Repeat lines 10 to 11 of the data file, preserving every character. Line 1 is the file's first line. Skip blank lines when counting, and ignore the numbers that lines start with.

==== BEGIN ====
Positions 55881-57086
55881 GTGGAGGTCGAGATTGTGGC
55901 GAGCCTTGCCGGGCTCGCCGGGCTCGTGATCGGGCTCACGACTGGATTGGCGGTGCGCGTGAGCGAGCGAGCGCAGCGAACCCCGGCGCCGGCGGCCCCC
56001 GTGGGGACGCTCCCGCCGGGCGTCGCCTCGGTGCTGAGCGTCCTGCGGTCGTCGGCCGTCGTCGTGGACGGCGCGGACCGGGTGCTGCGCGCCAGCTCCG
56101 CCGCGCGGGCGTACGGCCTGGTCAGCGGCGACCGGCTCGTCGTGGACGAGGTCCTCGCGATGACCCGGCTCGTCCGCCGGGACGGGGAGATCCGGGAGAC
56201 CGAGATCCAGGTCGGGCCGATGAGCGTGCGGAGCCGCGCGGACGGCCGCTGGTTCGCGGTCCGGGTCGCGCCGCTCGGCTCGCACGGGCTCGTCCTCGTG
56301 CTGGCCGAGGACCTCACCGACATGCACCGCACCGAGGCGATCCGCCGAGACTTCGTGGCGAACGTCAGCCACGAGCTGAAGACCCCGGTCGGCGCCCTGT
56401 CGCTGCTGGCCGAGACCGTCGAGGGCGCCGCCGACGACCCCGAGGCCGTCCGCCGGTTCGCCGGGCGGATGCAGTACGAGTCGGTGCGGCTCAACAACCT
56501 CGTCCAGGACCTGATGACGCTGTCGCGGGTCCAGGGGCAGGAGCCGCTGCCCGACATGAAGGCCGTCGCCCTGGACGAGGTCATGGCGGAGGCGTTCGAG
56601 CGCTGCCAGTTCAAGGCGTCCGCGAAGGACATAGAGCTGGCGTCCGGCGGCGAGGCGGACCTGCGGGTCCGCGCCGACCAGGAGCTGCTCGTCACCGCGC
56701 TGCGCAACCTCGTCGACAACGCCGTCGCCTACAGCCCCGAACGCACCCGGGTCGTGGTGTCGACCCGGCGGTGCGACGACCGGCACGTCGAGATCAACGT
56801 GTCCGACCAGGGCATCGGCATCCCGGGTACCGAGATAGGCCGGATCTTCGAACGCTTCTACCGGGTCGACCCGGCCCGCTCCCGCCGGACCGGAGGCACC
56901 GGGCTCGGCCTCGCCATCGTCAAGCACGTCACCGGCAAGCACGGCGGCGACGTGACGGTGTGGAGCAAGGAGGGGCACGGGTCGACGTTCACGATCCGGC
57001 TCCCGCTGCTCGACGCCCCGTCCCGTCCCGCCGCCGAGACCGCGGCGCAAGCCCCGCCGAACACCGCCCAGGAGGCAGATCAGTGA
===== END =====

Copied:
56601 CGCTGCCAGTTCAAGGCGTCCGCGAAGGACATAGAGCTGGCGTCCGGCGGCGAGGCGGACCTGCGGGTCCGCGCCGACCAGGAGCTGCTCGTCACCGCGC
56701 TGCGCAACCTCGTCGACAACGCCGTCGCCTACAGCCCCGAACGCACCCGGGTCGTGGTGTCGACCCGGCGGTGCGACGACCGGCACGTCGAGATCAACGT